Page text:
HELENA – Seven Montana veterans were buried Friday in a ceremony at Fort Harrison, given a proper service after their cremated remains had sat unclaimed and unidentified for years in funeral homes around the state.
A large gathering of veterans groups and others watched as full military honors with a gun salute and funeral services run by a chaplain were provided for some veterans whose lives had gone mostly unnoticed.
“Today is the day that Montana has put its arms around these fallen men,” Lt. Gov. John Bohlinger said.
Bohlinger told the crowd that an American flag from the ceremony will be permanently displayed in the offices of the governor as a memorial.
The remains were found in funeral homes in Billings, Kalispell and Whitefish. Missing in America Project volunteers identified them after visiting the funeral homes, taking inventory of unclaimed remains and authenticating the names with U.S. Department of Veterans Affairs records.
The veterans are Jon William Ball of Kalispell; James Brodniak of Kalispell; Orville Clinton Hatch of Billings; Anthony Mills of Billings; Michael Lynn Shannon of Whitefish; Charles Shelton of Kalispell; and Charles Rollin Spears of Kalispell.
The Montana American Legion and Disabled American Veterans contributed the money to ensure that each of the seven men received a burial vault and headstone.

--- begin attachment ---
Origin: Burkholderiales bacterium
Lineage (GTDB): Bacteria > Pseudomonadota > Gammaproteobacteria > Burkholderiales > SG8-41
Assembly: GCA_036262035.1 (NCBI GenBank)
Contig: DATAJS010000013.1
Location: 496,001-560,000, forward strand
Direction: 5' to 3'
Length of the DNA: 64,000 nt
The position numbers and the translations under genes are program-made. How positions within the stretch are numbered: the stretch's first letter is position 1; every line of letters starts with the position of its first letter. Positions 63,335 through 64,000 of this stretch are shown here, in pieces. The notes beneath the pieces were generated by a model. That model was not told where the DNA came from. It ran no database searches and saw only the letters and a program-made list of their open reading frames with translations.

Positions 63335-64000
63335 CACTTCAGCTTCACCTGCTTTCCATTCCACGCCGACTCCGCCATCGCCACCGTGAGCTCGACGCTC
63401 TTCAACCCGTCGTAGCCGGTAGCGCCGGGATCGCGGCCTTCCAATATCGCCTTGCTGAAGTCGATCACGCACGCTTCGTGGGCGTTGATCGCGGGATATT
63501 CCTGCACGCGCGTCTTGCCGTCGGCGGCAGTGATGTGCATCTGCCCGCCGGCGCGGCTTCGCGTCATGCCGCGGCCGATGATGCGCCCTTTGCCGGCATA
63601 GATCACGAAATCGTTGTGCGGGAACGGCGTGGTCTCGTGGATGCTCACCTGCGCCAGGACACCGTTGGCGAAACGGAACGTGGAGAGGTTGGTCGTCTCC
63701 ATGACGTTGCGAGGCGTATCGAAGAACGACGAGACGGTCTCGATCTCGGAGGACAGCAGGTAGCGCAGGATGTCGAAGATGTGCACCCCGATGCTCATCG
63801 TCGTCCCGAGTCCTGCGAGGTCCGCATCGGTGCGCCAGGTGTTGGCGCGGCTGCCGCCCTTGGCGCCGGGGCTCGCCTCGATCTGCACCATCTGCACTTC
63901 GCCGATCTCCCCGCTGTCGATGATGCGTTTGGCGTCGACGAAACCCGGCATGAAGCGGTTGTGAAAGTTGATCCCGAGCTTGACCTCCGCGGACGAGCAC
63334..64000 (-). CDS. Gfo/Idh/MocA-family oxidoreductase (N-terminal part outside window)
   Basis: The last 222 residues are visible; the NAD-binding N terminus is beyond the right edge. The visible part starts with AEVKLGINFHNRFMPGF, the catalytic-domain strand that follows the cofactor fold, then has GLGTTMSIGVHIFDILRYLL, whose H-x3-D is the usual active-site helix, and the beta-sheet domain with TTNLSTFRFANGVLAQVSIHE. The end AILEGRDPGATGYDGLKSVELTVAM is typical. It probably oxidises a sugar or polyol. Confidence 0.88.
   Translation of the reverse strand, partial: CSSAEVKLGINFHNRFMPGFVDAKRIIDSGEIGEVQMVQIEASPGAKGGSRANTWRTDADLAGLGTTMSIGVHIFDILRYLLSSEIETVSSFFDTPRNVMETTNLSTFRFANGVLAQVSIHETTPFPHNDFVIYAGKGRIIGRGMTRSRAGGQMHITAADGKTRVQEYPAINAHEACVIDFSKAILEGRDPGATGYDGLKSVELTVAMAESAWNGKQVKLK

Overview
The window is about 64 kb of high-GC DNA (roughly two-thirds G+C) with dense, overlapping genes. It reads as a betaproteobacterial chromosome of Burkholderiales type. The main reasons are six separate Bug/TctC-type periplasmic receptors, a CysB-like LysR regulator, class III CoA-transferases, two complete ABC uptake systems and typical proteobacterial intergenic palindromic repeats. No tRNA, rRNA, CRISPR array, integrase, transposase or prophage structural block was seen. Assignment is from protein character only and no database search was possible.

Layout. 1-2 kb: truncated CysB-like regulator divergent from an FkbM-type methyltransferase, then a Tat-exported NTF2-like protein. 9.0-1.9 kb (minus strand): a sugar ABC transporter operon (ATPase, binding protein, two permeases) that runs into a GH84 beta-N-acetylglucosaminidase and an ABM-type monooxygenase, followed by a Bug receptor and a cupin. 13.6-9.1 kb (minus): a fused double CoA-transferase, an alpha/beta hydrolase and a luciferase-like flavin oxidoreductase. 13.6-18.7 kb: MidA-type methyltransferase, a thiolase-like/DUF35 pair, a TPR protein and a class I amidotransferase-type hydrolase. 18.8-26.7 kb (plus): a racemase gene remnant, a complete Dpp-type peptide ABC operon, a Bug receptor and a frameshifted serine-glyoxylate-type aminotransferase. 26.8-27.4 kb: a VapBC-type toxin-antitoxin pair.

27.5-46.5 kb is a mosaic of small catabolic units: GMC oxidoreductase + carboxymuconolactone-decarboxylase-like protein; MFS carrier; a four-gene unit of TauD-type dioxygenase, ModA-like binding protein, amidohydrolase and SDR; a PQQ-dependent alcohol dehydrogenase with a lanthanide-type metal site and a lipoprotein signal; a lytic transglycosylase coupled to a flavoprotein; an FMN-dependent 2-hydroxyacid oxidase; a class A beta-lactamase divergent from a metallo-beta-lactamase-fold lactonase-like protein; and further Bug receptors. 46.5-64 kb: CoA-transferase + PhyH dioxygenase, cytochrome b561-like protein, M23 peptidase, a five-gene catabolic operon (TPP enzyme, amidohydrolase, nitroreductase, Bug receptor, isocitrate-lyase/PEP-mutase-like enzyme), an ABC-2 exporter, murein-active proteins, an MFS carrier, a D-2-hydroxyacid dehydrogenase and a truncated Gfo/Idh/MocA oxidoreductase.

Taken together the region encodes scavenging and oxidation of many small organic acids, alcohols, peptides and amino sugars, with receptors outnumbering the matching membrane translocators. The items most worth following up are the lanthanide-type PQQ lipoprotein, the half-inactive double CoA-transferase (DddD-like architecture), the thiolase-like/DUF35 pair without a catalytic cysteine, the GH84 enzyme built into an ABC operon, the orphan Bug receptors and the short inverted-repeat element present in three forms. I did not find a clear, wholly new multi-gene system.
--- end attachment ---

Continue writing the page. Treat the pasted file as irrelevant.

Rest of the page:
Friday’s ceremony began with motorcycle processions from several Montana cities arriving at Fort Harrison, west of Helena.
“Why are we here? We are here because our hearts told us to be here,” said Fred Salanti, with the Missing in America Project. “We are here because it is the right thing to do.”
The Missing in America Project says its volunteers nationally have visited 2,782 funeral homes and have found 16,100 remains. The remains of nearly 2,000 veterans have been identified and interred.
Salanti said there is still no process nationwide to identify those veterans who die penniless and unclaimed. He said every day that his group finds remains that have been sitting unidentified on shelves, more are added to those shelves.
“This is not isolated here,” Salanti said. “We need effort in other states, too.”